The stuff we see on TV is the WWE version of meaningful dialogue.

    The stuff you see. Never watch TV myself.

    • #13
    • July 9, 2020, at 8:18 AM PDT
    • 1 like
  14. Susan Quinn Contributor
    Susan Quinn

    Arvo (View Comment):

    The stuff we see on TV is the WWE version of meaningful dialogue.

    Reenacting them like a couple of twelve year olds doesn’t count either.

    Every once in a while one of those players let us behind the scenes, sharing green room small talk. That’s the real thing.

    I love this @arvo. I think the WWE version is especially apt!

    • #14
    • July 9, 2020, at 8:20 AM PDT
    • 3 likes
  15. Susan Quinn Contributor
    Susan Quinn

    Aaron Miller (View Comment):
    We tolerated uncivil behavior for too long. If discipline and charity in conversation are not demanded by culture, with violations sharply rebuked, they are quickly abandoned in the ever-present temptation to abandon oneself to passions and the simple way of tribalism. Today, even most public figures on TV exhibit no duty to treat opponents with respect and consideration. In any society, public / formal behavior is held to higher standards than private / informal behavior. So we have fallen far indeed. 

    So very true, @aaronmiller. Civil conversation has been abandoned for abuse and destroy.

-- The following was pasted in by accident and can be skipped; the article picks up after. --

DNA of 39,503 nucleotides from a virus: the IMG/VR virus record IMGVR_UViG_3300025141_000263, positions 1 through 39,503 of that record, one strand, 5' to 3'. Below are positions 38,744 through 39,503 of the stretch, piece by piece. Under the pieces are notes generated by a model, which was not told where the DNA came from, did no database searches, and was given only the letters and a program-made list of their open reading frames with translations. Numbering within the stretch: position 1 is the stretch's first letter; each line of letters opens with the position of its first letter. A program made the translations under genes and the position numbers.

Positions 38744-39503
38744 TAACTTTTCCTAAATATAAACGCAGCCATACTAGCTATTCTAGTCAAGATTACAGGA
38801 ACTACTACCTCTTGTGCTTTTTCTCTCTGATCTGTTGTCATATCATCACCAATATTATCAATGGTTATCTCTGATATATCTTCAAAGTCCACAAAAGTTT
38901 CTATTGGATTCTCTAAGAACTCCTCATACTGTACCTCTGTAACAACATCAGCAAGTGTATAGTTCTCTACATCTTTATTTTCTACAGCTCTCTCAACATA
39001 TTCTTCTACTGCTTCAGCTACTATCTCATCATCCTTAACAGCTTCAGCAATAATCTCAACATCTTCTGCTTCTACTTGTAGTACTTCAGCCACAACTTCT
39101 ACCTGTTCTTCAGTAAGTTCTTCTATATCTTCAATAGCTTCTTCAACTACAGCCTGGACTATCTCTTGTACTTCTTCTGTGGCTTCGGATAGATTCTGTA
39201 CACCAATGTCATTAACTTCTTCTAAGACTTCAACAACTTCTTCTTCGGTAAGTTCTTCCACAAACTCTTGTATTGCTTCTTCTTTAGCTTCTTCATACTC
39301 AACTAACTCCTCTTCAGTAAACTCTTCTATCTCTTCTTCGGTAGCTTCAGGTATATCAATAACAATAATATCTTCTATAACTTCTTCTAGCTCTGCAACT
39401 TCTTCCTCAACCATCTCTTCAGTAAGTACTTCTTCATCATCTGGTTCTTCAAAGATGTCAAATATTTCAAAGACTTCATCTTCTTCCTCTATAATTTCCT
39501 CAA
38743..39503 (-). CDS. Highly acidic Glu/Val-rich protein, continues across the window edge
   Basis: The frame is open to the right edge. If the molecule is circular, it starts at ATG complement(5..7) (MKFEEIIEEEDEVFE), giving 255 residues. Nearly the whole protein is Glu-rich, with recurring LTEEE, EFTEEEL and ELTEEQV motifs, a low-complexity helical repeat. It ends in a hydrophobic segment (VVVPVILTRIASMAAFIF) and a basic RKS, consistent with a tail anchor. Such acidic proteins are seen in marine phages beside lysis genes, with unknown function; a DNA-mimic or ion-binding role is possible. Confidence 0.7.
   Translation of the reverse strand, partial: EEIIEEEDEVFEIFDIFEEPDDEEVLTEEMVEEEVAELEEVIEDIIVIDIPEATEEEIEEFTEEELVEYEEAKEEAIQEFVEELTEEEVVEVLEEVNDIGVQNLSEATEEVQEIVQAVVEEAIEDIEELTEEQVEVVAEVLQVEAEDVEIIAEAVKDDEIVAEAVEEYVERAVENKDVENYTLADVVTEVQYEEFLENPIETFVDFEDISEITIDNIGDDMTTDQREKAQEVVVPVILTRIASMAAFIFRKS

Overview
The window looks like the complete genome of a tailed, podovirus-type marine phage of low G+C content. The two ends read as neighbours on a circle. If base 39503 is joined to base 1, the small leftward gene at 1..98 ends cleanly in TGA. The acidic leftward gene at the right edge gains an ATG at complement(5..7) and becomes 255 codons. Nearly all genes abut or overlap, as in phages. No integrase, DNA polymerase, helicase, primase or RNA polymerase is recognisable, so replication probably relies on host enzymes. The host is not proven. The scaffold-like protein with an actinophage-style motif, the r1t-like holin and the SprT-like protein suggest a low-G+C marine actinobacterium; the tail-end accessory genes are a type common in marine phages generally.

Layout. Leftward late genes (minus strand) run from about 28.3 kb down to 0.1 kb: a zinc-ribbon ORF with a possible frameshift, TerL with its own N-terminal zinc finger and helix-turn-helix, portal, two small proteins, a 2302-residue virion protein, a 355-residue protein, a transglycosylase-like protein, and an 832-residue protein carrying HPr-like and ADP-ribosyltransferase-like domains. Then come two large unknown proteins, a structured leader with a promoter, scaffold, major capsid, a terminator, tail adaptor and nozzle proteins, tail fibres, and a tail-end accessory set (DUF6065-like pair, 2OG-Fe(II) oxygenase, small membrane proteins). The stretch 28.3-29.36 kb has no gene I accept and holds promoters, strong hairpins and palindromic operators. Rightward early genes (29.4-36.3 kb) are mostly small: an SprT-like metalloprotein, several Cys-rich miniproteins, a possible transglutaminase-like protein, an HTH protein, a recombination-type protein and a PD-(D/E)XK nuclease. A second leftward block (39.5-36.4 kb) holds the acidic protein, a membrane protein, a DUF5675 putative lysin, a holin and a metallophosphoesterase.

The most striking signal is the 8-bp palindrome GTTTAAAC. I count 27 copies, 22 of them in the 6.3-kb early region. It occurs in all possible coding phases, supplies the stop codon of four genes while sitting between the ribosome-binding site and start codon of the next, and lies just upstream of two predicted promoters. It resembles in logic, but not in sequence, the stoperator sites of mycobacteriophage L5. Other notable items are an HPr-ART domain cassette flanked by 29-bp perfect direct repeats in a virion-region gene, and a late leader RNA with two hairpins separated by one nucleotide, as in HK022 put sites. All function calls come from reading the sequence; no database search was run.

• #15
    • July 9, 2020, at 8:22 AM PDT
    • 1 like
  16. Arvo Coolidge

    Susan Quinn (View Comment):

    Arvo (View Comment):

    The stuff we see on TV is the WWE version of meaningful dialogue.

    Reenacting them like a couple of twelve year olds doesn’t count either.

    Every once in a while one of those players let us behind the scenes, sharing green room small talk. That’s the real thing.

    I love this @arvo. I think the WWE version is especially apt!

    A lot of that in political theater, too.

    • #16
    • July 9, 2020, at 8:23 AM PDT
    • 2 likes
  17. Richard Fulmer Member

    Percival (View Comment):

    In 1926, Charlie Birger and the Shelton Brothers put aside their significant differences over who should be in charge of bootlegging in Southern Illinois to go to war with the Ku Klux Klan. The Klan was organizing in the area under the banner of more strict enforcement of Prohibition and had made inroads into elected government. This involved the entirely unconstitutional searching of private residences for evidence of alcohol. The gangs were not pleased.

    After the Klan had been dispersed, the two gangs continued their dispute, which involved the only air raid ever to be launched from and take place in the state of Illinois. So far.

    Moral of the story: Do not mess with free enterprise.

    • #17
    • July 9, 2020, at 8:46 AM PDT
    • 6 likes
  18. Arvo Coolidge

    Percival (View Comment):
    The Klan was organizing in the area under the banner of more strict enforcement of Prohibition and had made inroads into elected government.

    Which party were they getting into elected government under?

    • #18
    • July 9, 2020, at 9:10 AM PDT
    • 2 likes
  19. Percival Thatcher
    Percival Joined in the first year of Ricochet Ricochet Charter Member

    Arvo (View Comment):

    Percival (View Comment):
    The Klan was organizing in the area under the banner of more strict enforcement of Prohibition and had made inroads into elected government.